In July 2017, former Obama administration official Jay Williams became the president of the Hartford Foundation of Public Giving, a community foundation that serves 29 towns across central Connecticut. The next year, Williams, who previously served as the mayor of Youngstown, Ohio, embarked on a listening tour to gauge the concerns and needs of his new constituencies.
A common theme quickly emerged. Residents “were passionate about the things that were going on in their towns and had thought extensively about solutions,” said Wanda Correa, the foundation’s senior community impact officer. “The one thing they didn’t have were resources—financial resources and other ways of bringing folks together to decide on what are the things that need to happen.”
In response, the foundation announced the Greater Together Community Funds in 2018. The program established 29 funds, one for each town the foundation serves, to be overseen by community-led “advisory committees” that design their own unique grantmaking processes. The foundation provided each committee with $50,000 for immediate grantmaking and $50,000 to seed an endowed fund. Hartford Foundation staff assumed an advisory role, providing committee members with guidance on topics such as inclusive group practices, participatory decision-making, and grantmaking.
At the time, IP’s Tate Williams noted that the program was the latest example of a funder turning to participatory grantmaking to “make philanthropy more inclusive and responsive, while disrupting power imbalances in the sector.”
Fast-forward to late June. After two years of close collaboration with residents and advisory committees, the foundation announced that seven towns had made a total of 40 inaugural grants in areas like education, public safety, and health and food security, with many more grants from other funds to follow.
“The grant dollars are going out to benefit residents,” Correa said. “But just as important is how these advisory committees manage an inclusive process that provides an opportunity to have all voices be heard and give them decision-making about where dollars can go.”
An expansive approach
There are several things that make this foundation’s program unique. First, it’s important to recognize the breadth of the program. While community foundations administer a portfolio of dedicated funds, few have gone all-in on participatory grantmaking across a diverse demographic and geographic base that includes cities, rural areas and sprawling suburban enclaves.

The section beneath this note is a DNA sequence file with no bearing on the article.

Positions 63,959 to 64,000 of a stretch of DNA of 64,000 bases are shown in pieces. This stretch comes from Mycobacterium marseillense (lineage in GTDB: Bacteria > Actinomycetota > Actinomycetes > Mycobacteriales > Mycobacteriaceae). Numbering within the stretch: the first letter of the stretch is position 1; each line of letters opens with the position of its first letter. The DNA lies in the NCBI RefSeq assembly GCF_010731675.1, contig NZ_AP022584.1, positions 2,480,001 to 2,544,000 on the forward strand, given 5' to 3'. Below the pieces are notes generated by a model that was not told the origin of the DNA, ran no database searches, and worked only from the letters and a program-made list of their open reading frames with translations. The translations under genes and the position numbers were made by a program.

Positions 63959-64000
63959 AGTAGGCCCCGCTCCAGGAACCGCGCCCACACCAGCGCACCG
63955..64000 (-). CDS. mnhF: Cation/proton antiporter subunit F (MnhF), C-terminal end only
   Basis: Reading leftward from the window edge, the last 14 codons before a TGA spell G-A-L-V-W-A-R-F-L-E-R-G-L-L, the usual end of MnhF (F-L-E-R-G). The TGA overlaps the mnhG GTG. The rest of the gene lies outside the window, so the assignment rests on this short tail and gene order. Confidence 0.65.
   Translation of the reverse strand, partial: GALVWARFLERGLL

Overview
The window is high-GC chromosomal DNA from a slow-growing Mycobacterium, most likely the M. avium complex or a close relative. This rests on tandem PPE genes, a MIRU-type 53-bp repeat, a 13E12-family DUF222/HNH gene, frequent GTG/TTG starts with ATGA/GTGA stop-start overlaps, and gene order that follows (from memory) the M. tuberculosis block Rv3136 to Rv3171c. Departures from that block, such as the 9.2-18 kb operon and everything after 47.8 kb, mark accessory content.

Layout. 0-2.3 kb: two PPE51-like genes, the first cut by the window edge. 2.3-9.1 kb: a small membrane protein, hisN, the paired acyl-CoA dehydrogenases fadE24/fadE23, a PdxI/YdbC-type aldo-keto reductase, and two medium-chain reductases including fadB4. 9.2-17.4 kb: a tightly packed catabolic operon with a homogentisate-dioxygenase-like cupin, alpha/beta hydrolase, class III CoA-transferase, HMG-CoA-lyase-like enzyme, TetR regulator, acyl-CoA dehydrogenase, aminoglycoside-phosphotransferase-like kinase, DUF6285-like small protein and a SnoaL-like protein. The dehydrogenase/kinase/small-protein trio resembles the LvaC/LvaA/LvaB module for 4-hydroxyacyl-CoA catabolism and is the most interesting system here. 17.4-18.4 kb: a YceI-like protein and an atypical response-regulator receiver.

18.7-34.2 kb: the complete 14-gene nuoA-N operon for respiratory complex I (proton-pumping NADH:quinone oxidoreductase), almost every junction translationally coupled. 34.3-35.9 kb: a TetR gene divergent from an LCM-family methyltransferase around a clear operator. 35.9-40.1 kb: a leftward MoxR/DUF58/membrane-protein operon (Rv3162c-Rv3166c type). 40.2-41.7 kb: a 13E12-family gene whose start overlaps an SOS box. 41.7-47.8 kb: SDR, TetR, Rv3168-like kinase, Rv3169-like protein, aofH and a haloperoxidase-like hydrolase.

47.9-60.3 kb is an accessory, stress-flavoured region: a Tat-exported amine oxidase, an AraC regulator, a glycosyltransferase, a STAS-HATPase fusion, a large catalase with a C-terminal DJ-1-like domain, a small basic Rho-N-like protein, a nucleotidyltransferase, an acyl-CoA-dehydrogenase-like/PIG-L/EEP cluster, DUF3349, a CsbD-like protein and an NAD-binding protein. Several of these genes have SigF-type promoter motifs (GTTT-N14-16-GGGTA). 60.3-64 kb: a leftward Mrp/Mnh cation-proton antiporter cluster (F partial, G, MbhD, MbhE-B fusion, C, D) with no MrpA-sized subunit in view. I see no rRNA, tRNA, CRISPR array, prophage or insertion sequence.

Williams picked up on this point in 2018, writing, “Part of what’s so impressive about the Hartford Foundation’s decision is the sheer number of funds and grantmaking processes that need to be established, which will almost certainly be a messy and labor-intensive process.” (As we’ll see, it was an astute observation.)
But the specter of arduous work doesn’t fully explain many funders’ reluctance to adopt participatory grantmaking practices. At a more fundamental level, they simply aren’t keen on outsourcing their primary responsibility—deciding who gets the money—to outside parties. This explains why institutional funders’ participatory grantmaking efforts tend to be rolled out in an incremental or piecemeal fashion.
The Hartford Foundation developed its program against this backdrop. Its leaders formed a workgroup consisting of individuals from across the organization, including administration, development, learning and evaluation, and communications. “This really had to be something that we could all embrace internally,” Correa said.
Workgroup members conducted an extensive literature review, spoke with colleagues across the country, and solicited feedback from community members and experts like Cynthia Gibson, who helped design one of the first national participatory grantmaking initiatives with the Case Foundation.
The workgroup eventually zeroed in on three goals: “To support the community in taking ownership around the needs in their towns, encourage broad and inclusive civic engagement, and anchor the Hartford Foundation in each town.” Leaders also decided the program should be primarily focused on grantmaking, rather than operated as a vehicle “to get people motivated to raise dollars,” Correa said. The board agreed and committed $2.9 million to the effort.
Key operational details
With its financial commitment in hand, workgroup leaders turned their attention to a set of critical operational decisions.